The Obama/Burns Paradigm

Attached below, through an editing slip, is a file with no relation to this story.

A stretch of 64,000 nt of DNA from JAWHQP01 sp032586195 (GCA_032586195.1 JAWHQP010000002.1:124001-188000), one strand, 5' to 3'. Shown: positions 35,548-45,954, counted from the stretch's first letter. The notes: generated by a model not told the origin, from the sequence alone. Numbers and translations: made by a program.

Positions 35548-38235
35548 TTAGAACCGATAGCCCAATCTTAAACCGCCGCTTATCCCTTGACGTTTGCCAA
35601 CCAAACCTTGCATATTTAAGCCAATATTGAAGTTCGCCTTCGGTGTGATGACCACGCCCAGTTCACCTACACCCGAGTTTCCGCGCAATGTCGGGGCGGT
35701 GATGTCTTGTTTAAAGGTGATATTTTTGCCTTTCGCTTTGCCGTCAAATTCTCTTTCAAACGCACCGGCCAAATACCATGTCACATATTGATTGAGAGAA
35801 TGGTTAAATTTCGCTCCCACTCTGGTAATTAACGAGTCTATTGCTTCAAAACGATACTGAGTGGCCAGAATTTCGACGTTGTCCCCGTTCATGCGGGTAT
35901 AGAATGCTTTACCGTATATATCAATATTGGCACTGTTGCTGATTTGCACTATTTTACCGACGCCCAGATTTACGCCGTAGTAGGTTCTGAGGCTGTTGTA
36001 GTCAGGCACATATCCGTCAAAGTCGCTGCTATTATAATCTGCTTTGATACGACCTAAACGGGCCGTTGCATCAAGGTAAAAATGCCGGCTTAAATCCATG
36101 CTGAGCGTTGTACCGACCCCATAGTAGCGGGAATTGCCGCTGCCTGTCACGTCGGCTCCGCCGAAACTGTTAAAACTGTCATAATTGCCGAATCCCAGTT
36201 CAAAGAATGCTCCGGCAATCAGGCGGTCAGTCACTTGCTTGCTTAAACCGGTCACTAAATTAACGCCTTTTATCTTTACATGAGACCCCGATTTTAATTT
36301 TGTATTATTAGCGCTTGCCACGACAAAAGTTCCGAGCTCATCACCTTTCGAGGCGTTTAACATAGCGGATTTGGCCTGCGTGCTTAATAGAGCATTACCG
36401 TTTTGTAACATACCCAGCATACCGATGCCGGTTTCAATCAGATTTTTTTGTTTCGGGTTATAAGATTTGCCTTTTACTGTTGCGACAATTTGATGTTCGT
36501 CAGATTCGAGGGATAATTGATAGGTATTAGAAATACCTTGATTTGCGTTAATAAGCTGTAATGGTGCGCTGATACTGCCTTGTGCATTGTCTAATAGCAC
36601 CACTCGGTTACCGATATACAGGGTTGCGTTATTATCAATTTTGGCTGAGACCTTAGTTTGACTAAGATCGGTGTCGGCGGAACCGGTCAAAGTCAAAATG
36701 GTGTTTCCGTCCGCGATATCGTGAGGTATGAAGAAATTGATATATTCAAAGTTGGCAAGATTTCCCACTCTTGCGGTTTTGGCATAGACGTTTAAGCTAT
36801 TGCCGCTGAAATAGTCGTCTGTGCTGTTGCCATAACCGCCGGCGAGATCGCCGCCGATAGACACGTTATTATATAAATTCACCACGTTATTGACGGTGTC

Judge Burns, super-delegate! Obama, Statehood History and UNGAR 1514 Great stories often evolve into myth while perpetuating its heroes and icons, and (retired) Judge James Burn’s win as a super-delegate restores relevance and vibrancy to the statehood story. As Hawaii approaches it’s 50th year of Statehood, Obama winning the Democratic ticket or the presidency would certainly be propitious for Hawai’i as well as the golden jubilee. In the telling of Hawai’i’s statehood story, Governor John Burns is the iconic figure whose lobbying efforts with the Statehood Commission is revered as one of the contributing factors of Hawaii’s admission into the union in 1959. Barack Obama was born in Hawaii on August 4th, 1961, just two years after statehood. The possibility of Obama’s presidency was made possible by Hawaii’s inclusion as a state, and if he should become president, then isn’t it appropriate to give a nod to the efforts of Gov. Burns? By itself, Judge Burn’s own quality of accomplishments is deserving of his nomination as super-delegate, but tied by blood and name and stature, Burn’s voice carries the weight of this historic congruence. For Obama to personally ask Burns to run as super-delegate was not only farsighted (since they were playing golf, is it then fore-sight?), but it must have required such prescience of thought that Obama and his campaign manager must’ve been thrilled by the far-reaching implications of this opportunity. And while we’re on the potential auspiciousness of occasion, let’s not forget that Barack’s father, Barack Obama, Sr, was born in Kenya and came to the United States for an education. On Dec. 12, 1963, two years after Obama Jr. was born, Kenya received full independence from being a British Protectorate, and Barack Obama Sr. left his son and returned to help govern the new found independence of his country. To note, Kenya was admitted to the United Nations on Dec. 16th 1963, a short four days after being granted independence. Kenya after having attained its independence as a result of the 1960 UN Declaration on the Granting of Independence to Colonial Countries and Peoples (UNGAR 1514), will undoubtedly further prompt discussion on the United State’s surreptitious removal of Hawai’i from the list of territories under Chapter XI, Article 73 (e) in the UN Charter, the precursor to the UN Declaration that helped grant independence to the myriad of African and Asian territories. Currently, as those African and Asian countries who attained independence during the 1960-65 years ramp up for its own Golden Jubillees, how will the question of Hawai’i and statehood be addressed? How will the paradigm continue to unfold under the helmsmanship of Obama?]]>

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